Reporters at The Daily News were asked to choose what they think qualifies as the Kamloops 2012 Story of the Year. We'd like to hear from readers which story they think deserves the honour by voting online starting Thursday in the sidebar to the left.
The stories under consideration are:
* Missing or murdered women
* Use of Twitter in reporting
* Royal Inland Hospital expansion
* Kamloops bicentennial
When teenager CJ Fowler was discovered dead in Guerin Creek on Dec. 5 in Kamloops, it brought a chilling reminder of other women who have gone missing or been murdered.
Northern B.C.'s Highway of Tears, Vancouver's Downtown Eastside and now Kamloops have brought inconsolable tragedy to the families left behind.
The story of the year in Kamloops is, unfortunately, two sides of the same coin.
Months ago, RCMP held a press conferences in Vancouver, Prince George and Kamloops to talk about victims from our past. In 1973, teenagers Gale Ann Weys, from Clearwater, and Pamela Darlington of Kamloops went missing and were later found murdered.
When Weys and Darlington were killed in unrelated episodes, it destroyed two futures, and tore apart the lives of friends and families who invested so much in them.
Nearly four decades later, 16-year-old CJ turned up dead in our midst. Police, friends and teachers described her as a sweet kid who struggled at times in school. Like many teenagers, she started hanging out with people that teachers and others knew were trouble.
They described her as vulnerable.
At the September press conference on the historic murders, RCMP investigators said they have conclusively pinned the murder of another teenage girl, 19-year-old Colleen MacMillen, on deceased Oregon inmate Bobby Jack Fowler through DNA evidence.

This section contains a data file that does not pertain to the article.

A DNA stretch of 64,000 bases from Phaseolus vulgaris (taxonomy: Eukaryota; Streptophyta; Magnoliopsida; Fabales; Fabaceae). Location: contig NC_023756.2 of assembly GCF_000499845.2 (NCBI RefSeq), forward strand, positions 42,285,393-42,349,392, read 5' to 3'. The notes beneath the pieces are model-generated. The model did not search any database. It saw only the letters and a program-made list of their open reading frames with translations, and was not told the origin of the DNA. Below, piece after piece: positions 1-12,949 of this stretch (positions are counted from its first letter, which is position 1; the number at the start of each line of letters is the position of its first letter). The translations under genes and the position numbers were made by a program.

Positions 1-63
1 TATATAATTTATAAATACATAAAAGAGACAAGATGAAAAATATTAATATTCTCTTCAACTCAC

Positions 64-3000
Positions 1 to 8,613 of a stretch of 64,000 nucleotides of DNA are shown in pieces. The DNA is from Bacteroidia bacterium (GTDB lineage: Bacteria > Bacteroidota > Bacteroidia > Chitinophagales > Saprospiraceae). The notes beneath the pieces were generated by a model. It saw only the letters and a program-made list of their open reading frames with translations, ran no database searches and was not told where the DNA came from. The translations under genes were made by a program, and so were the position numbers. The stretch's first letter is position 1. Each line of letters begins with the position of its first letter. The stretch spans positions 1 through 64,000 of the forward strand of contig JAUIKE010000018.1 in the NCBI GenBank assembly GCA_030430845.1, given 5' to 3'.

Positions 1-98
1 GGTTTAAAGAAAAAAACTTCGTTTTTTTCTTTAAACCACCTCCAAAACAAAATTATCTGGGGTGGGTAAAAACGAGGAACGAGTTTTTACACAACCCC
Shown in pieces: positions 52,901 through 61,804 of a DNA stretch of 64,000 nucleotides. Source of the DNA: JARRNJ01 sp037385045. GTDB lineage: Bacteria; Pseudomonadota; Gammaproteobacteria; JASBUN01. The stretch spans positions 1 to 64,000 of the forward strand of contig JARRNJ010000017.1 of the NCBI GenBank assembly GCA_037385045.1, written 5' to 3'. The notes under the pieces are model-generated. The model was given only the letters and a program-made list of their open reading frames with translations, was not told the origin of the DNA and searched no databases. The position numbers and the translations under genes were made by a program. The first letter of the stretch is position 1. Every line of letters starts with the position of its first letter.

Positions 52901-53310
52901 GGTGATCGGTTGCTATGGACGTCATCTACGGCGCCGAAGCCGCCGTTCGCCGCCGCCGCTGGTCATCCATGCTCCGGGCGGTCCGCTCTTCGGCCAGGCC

Police told reporters they strongly suspect Bobby Jack Fowler was responsible for the deaths of Weys and Darlington, but the investigation is not complete. RCMP held press conferences in order to gather more information from tips that could help them close the file and help families close the awful past.
RCMP are also seeking tips on CJ's whereabouts from the time she was seen on video surveillance at Royal Inland Hospital in the early morning hours of Dec. 5. A spokesman said up to 15 investigators are working on her file.
CJ's death is a dark episode, an unfortunate example that a young and vulnerable girl from Northern B.C. was not safe in our community.
We can only hope in the new year that police will conclude the investigation and charges will be laid in CJ's death.
"Violence against aboriginal women is absolutely acute and something needs to be done about it," Justice Wally Oppal told The Daily News in wake of his report on missing or murdered women on Vancouver's Downtown Eastside.
"It happens anywhere — there are no geographical boundaries."